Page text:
Deadheading – the removal of spent flowers, is a practice that will always benefit the plant’s health and appearance. This can be done at any time. Pruning involves removal of entire stems of spent growth. Becoming "spent" means that flowering stems stop blooming and begin going to seed.

Growing Season Pruning

During spring and summer, completely remove any flowering stems that become spent.


Dormant Season Pruning

At the end of the season, cut to ground any remaining flower stems.


Check the Views from the Garden section of our Everything Salvias Blog for videos that apply to this plant.

  • Lepechinia fragrans

    (Island Pitcher Sage) Native to shady canyons on the coast of Southern California's Channel Islands, this threatened species is highly desirable for its ruggedness, its aromatic furry leaves and its spectacular pink flowers.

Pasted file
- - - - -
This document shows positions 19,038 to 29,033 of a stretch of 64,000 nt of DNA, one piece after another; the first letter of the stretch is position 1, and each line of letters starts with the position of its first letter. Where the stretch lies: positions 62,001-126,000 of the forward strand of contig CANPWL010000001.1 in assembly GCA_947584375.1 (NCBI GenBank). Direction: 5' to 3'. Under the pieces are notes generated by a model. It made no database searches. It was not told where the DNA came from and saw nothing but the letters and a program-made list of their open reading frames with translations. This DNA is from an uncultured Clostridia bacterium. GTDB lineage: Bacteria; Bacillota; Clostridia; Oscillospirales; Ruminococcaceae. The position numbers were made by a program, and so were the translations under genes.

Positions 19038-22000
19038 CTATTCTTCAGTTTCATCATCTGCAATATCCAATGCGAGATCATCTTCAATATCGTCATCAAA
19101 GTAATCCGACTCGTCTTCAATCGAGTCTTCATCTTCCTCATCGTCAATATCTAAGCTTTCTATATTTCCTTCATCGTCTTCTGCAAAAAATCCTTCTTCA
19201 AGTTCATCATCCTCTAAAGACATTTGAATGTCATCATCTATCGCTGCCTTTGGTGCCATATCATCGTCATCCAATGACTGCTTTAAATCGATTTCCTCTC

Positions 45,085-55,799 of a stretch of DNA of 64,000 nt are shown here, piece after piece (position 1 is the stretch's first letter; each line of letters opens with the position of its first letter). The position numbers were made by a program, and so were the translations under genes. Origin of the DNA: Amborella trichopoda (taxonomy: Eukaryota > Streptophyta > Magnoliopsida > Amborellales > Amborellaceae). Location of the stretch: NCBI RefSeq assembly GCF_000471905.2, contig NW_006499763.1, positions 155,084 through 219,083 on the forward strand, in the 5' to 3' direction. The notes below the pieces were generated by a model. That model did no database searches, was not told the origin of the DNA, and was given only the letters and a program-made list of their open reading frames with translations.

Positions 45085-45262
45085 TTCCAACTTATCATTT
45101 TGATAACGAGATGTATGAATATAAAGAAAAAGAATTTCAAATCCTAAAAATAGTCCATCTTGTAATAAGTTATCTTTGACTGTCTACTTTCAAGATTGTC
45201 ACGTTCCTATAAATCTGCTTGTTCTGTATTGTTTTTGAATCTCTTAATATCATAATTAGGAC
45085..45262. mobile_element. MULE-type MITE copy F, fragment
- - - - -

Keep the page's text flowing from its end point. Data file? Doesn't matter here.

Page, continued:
Grow this shrub in rich soil with regular watering in partial shade for a breathtaking blooming every year - or grow it in any amount of shade with any amount of water in all but the very worst soil, and you will still be rewarded for your efforts.

    A California native that catches everyone's eye.  Highly recommended in locations with climates similar to its native range.

    11.50

    OUT OF STOCK

  • Salvia apiana

    (Sacred White Sage) Bees, hummingbirds and spiritual blessings are all connected to this elegant shrubby sage, which is an important herb to indigenous Californians and deserves a place in every salvia garden. Stiff and almost fleshy, its leaves are tight rosettes of brilliant, silvery white. The flower spikes soar above the foliage, with hundreds of small white-to-lavender flowers that are one of the most important sources of pollen and nectar for pollinators. This Salvia is also the source of leaves for Native American smudge sticks used in purification rituals.